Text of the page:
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HE'S THE ONE
By LINDA LAEL MILLER, Jill Shalvis, LUCY MONROE, KATE ANGELL
KENSINGTON PUBLISHING CORP.Copyright © 2013 Kensington Publishing Corp.
All rights reserved.
Batteries Not Required
* * *
Linda Lael Miller
The last thing I wanted was a man to complicate my life. I came to that conclusion on the commuter flight between Phoenix and Helena, Montana, because my best friend Lucy and I had been discussing the topic, online and via our BlackBerrys, for days. Maybe the fact that I was bound to encounter Tristan McCullough during my brief sojourn in my hometown of Parable had something to do with the decision.
Tristan and I had a history, one of those angstfilled summer romances between high school graduation and college. Sure, it had been over for ten years, but I still felt bruised whenever I thought of him, which was more often than I should have, even with all that time to insulate me from the experience.
My few romantic encounters in between had done nothing to dissuade me from my original opinion.
Resolved: Men lie. They cheat—usually with your roommate, your best friend, or somebody you're going to have to face at the office every day. They forget birthdays, dump you the day of the big date, and leave the toilet seat up.
Who needed it? I had B.O.B., after all. My battery-operated boyfriend.
Just as I was thinking those thoughts, my purse tumbled out of the overhead compartment and hit me on the head. I should have realized that the universe was putting me on notice. Cosmic e-mail. Subject: Pay attention, Gayle.
Hastily, avoiding the flight attendant's tolerant glance, which I knew would be disapproving because I'd asked for extra peanuts during the flight and gotten up to use the restroom when the seat belt sign was on, I shoved the bag under the seat in front of mine. Then I gripped the arms of 4B as the aircraft gave an apocalyptic shudder and nose-dived for the landing strip.
I squeezed my eyes shut.
The plane bumped to the ground, and I would have sworn before a hostile jury that the thing was about to flip from wing tip to wing tip before crumpling into a fiery ball.
My stomach surged into my throat, and I pictured smoldering wreckage on the six o'clock news in Phoenix, even heard the voice-over. "Recently fired paralegal, Gayle Hayes, perished today in a plane crash outside the small Montana town of Parable. She was twenty-seven, a hard-won size 6 with two hundred dollars' worth of highlights in her shoulder-length brown hair, and was accompanied by her long-standing boyfriend, Bob—"
As if my untimely and tragic death would rate a sound bite. And as if I'd brought Bob along on this trip. All I would have needed to complete my humiliation, on top of losing my job and having to make an appearance in Parable, was for some security guard to search my suitcase and wave my vibrator in the air.
But, hey, when you think you're about to die, you need somebody, even if he's made of pink plastic and runs on four "C" batteries.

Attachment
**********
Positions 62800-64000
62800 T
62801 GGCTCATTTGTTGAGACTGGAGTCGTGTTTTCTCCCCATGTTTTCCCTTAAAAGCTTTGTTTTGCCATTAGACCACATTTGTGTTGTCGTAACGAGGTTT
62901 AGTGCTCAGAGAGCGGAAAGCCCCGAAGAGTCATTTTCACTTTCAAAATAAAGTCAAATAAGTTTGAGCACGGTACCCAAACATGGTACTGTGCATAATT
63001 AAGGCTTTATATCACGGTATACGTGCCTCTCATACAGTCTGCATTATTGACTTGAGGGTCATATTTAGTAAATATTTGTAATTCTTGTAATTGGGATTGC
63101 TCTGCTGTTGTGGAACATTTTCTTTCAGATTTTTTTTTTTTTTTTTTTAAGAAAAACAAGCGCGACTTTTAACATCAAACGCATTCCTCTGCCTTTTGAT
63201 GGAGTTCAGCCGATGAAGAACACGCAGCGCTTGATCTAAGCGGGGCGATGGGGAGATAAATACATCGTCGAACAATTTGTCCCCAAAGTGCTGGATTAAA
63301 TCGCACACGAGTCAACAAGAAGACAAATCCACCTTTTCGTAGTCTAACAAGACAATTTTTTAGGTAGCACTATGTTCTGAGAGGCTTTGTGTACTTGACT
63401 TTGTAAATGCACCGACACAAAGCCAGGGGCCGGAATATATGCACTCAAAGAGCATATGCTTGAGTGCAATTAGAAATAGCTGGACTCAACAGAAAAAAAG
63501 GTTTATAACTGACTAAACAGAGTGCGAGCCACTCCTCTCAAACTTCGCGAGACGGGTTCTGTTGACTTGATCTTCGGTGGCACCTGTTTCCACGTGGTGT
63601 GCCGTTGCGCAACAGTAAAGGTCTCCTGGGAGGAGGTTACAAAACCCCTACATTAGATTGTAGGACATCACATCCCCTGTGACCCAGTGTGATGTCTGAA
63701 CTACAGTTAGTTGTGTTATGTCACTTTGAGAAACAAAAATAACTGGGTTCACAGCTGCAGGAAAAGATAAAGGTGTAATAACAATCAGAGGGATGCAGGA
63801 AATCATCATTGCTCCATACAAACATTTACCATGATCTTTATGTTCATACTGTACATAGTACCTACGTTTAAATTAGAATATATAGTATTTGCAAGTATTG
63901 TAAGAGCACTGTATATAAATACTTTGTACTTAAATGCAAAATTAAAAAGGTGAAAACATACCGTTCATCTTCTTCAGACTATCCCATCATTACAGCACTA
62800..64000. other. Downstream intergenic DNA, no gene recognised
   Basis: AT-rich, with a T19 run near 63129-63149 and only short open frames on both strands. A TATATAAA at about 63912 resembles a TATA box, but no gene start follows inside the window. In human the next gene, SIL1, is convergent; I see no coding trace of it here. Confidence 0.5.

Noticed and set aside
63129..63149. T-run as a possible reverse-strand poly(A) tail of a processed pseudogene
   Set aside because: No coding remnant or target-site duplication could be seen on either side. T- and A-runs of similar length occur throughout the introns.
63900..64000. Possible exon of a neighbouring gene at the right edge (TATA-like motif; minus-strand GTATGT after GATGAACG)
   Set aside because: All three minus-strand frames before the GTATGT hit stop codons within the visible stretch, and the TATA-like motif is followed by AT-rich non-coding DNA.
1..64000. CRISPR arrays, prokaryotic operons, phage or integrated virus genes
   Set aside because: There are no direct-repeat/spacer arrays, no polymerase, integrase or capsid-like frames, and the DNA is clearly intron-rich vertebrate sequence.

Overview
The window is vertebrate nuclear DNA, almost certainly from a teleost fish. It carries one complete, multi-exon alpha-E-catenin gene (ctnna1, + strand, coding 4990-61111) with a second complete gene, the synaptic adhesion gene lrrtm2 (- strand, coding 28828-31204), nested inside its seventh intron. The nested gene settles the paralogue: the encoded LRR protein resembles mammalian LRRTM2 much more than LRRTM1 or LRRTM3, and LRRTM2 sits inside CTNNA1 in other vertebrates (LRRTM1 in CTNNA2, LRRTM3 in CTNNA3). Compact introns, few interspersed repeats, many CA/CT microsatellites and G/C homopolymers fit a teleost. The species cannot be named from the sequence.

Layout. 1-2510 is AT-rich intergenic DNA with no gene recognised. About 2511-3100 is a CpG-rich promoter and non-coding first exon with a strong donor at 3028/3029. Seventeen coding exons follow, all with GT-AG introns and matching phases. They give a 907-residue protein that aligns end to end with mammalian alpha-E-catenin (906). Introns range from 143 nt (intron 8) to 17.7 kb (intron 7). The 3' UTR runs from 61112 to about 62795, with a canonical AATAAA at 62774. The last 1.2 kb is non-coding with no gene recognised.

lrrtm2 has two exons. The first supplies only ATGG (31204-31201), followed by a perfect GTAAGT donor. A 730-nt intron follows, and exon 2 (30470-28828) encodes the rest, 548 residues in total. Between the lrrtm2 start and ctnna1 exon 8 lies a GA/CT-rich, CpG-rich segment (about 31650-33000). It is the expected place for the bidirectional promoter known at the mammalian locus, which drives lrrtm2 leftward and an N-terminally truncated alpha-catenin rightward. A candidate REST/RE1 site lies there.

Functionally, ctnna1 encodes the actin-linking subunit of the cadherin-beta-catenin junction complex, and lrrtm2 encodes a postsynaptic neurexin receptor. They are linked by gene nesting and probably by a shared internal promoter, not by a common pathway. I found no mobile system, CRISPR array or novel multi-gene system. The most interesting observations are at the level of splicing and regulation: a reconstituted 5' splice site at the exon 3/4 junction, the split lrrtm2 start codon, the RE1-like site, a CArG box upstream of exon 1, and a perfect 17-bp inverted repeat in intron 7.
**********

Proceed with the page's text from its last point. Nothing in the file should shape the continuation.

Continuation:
When it became apparent that the Grim Reaper was otherwise occupied, I lifted the lids and took a look around. The flight attendant, who was old enough to have served cocktails on Wright Brothers Air, smiled thinly. Like I said, we hadn't exactly bonded.
Despite my aversion to flying, I sat there wondering if they'd let me go home if I simply refused to get off the plane.
The cabin door whooshed open, and my fellow passengers—half a dozen in all—rose from their seats, gathered their belongings, and clogged the aisle at the front of the airplane. I'd scrutinized them—surreptitiously, of course—during the flight, in case I recognized somebody, but none of them were familiar, which was a relief.
Before the Tristan fiasco, I'd been ordinary, studious Gayle Hayes, daughter of Josie Hayes, manager and part owner of the Bucking Bronco Tavern. After our dramatic breakup, Tristan was still the golden boy, the insider, but I was Typhoid Mary. He'd grown up in Parable, as had his father and grandfather. His family had land and money, and in ranch country, or anywhere else, that adds up to credibility. I, on the other hand, had blown into town with my recently divorced mother, when I was thirteen, and remained an unknown quantity. I didn't miss the latest stepfather—he was one in a long line—and I loved Mom deeply.
I just didn't want to be like her, that was all. I wanted to go to college, marry one man, and raise a flock of kids. It might not be politically correct to admit it, but I wasn't really interested in a career.
When the Tristan-and-me thing bit the dust, I pulled my savings out of the bank and caught the first bus out of town.
Mom had long since moved on from Parable, but she still had a financial interest in the Bronco, and the other partners wanted to sell. I'm a paralegal, not a lawyer, but my mother saw that as a technicality. She'd hooked up with a new boyfriend—not the kind that requires batteries—and as of that moment, she was somewhere in New Mexico, on the back of a Harley. A week ago, on the same day I was notified that I'd been downsized, she called me from a borrowed cell phone and talked me into representing her at the negotiations.
In a weak moment, I'd agreed. She overnighted me an airline ticket and her power of attorney, and wired travel expenses into my checking account, and here I was—back in Parable, Montana, the place I'd sworn I would never think about, let alone visit, again.